October 6, 2020 by Drew DeVault

In-process work queueing for Go

In the course of our API 2.0 efforts, it is necessary for us to implement some kind of mechanism for queueing and retrying work in our Go platform. The most obvious examples of this work is sending emails and delivering webhooks, but there are more subtle examples, too — just about anything which can be moved out of the request → response hot path would improve performance for the end-user. As such, some kind of task queue is called for.

Our Python codebase uses Celery, and we have already had some experience at building Celery workers in Go. However, on the whole we’re pretty dissatisfied with Celery. It’s too complicated and inflexible for our needs. Something lighter weight and more toolkit-oriented (as opposed to midlayer-oriented) would address our use-case better.

So, I set out to design us a bespoke task queueing system for our Go daemons. Some of the goals were:

The solution came in the form of our new “dowork” Go library. Here’s the basic usage:

import "git.sr.ht/~sircmpwn/dowork"

queue := work.NewQueue()
queue.Start(context.Background()) // Does not block
queue.Submit(func(ctx context.Context) error {
    // Do work...
    return nil
})
queue.Shutdown() // Blocks until all pending tasks are complete

If you want to handle retries, create and enqueue your task in two steps:

task := work.NewTask(func(ctx context.Context) error {
    // Do work...
    return nil
}).Retries(5)
queue.Enqueue(task)

This will automatically retry your task with an exponential backoff if it returns an error.

Let’s take a look at this in action! Consider our email handling module.

// Returns a task which will send this email for the work queue. If the caller
// does not need to customize the task parameters, the Enqueue function may be
// more desirable.
func NewTask(ctx context.Context, m *gomail.Message) *work.Task {
	conf := config.ForContext(ctx)
	return work.NewTask(func(ctx context.Context) error {
		return Send(config.Context(ctx, conf), m)
	}).Retries(10).After(func(ctx context.Context, task *work.Task) {
		if task.Result() == nil {
			log.Printf("MAIL TO %s: '%s' sent after %d attempts",
				strings.Join(m.GetHeader("To"), ";"),
				strings.Join(m.GetHeader("Subject"), ";"),
				task.Attempts())
		} else {
			log.Printf("MAIL TO %s: '%s' failed after %d attempts: %v",
				strings.Join(m.GetHeader("To"), ";"),
				strings.Join(m.GetHeader("Subject"), ";"),
				task.Attempts(), task.Result())
		}
	})
}

// Enqueues an email for sending with the default parameters.
func Enqueue(ctx context.Context, m *gomail.Message) {
	ForContext(ctx).Enqueue(NewTask(ctx, m))
}

// Creates a new email processing queue.
func NewQueue() *work.Queue {
	return work.NewQueue("email")
}

Some code for handling contexts is omitted for brevity. Here we use a closure to enclose the message to be sent, and some extra details like the config file (which includes our SMTP details). We configure it for up to 10 retries, and log the result after the task is complete. Sending an email with this is pretty straightforward:

m := gomail.NewMessage()
m.SetAddressHeader("From", "jdoe@example.org", "Jane Doe")
m.SetAddressHeader("To", "jsmith@example.org", "John Smith")
m.SetHeader("Subject", "An email subject")
m.SetBody("text/plain", "An email body")
email.Enqueue(ctx, m) // Doesn't block!

The next interesting component comes when it’s time to terminate the process. We want to do the following things:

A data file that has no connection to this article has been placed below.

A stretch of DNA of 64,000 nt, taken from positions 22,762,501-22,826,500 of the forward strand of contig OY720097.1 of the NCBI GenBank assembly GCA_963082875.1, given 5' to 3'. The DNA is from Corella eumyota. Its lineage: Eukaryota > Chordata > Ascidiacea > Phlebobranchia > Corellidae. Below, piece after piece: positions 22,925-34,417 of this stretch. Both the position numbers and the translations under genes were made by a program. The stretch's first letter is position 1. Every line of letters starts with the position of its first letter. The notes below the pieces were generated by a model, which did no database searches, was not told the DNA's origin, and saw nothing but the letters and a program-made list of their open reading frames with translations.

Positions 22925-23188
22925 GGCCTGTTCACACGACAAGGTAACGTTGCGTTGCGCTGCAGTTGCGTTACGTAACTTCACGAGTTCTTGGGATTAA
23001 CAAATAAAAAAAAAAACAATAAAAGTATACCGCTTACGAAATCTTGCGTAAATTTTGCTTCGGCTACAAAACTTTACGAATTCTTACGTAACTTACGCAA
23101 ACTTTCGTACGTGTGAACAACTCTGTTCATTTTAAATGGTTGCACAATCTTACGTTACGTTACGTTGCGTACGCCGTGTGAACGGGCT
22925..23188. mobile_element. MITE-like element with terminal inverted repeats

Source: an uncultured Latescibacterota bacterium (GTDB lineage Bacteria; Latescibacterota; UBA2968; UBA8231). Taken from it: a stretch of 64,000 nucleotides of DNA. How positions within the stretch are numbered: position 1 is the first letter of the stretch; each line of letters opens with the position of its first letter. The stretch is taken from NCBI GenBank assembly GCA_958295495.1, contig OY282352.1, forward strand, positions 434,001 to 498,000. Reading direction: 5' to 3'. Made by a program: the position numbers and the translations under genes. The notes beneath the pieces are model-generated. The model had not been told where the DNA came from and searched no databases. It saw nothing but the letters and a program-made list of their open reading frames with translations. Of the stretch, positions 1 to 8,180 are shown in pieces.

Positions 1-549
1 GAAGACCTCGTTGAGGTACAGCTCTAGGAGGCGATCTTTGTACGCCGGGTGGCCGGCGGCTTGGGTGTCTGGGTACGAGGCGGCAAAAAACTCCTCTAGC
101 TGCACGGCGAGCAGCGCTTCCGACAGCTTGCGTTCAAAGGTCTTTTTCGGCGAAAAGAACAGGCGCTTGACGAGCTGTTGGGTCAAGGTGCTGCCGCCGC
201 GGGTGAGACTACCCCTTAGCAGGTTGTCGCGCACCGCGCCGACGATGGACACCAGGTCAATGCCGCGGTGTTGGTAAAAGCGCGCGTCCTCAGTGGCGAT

1. Stop accepting new connections and free up the HTTP port for the new daemon
  2. Finish servicing existing requests, up to a timeout
  3. Finish running any already-queued tasks
  4. Terminate the process

So the process looks like this:

mail := email.NewQueue()
mail.Start(context.Background())

// ...

go qserver.Serve(qlistener) // Asynchronously start the main HTTP server

sig := make(chan os.Signal, 1)
signal.Notify(sig, os.Interrupt)
<-sig
signal.Reset(os.Interrupt)
log.Println("SIGINT caught, initiating warm shutdown")
log.Println("SIGINT again to terminate immediately and drop pending requests & tasks")

log.Println("Terminating server...")
ctx, cancel := context.WithDeadline(context.Background(),
  time.Now().Add(30 * time.Second))
qserver.Shutdown(ctx)
cancel()

log.Println("Terminating work queues...")
work.Join(mail)
qserver.Close()
log.Println("Terminating process.")

As a bonus for observability, we also set up a secondary HTTP server on a kernel-assigned TCP port, which we can use to monitor the shutdown process:

mux := &http.ServeMux{}
mux.Handle("/metrics", promhttp.Handler())
pserver := &http.Server{Handler: mux}
plistener, err := net.Listen("tcp", ":0")
if err != nil {
  panic(err)
}
log.Printf("Prometheus listening on :%d", plistener.Addr().(*net.TCPAddr).Port)
go pserver.Serve(plistener)

I also added a little extra log during the shutdown process:

log.Printf("Progress available via Prometheus stats on port %d",
  plistener.Addr().(*net.TCPAddr).Port)

This is just to print the Prometheus port closer to the shutdown event in the logs, for easy reference. curl http://[::1]:$port/metrics will provide Prometheus metrics, including the queue drain progress for the sysadmin to monitor.

That’s it! Some future improvements along these lines will include:

Stay tuned.

View the “dowork” project on SourceHut →


  1. Without necessarily making it difficult to move executors to separate processes or machines later on ↩︎

  2. Update 2020-10-07: We’ve successfully tested using SO_REUSEPORT to allow the replacement daemon to start up before the defunct daemon starts shutting down, which completely eliminates the window during which connections could be dropped. We still need to work on coaxing OpenRC into handling this service lifecycle; we’ll likely write a follow-up post about this. ↩︎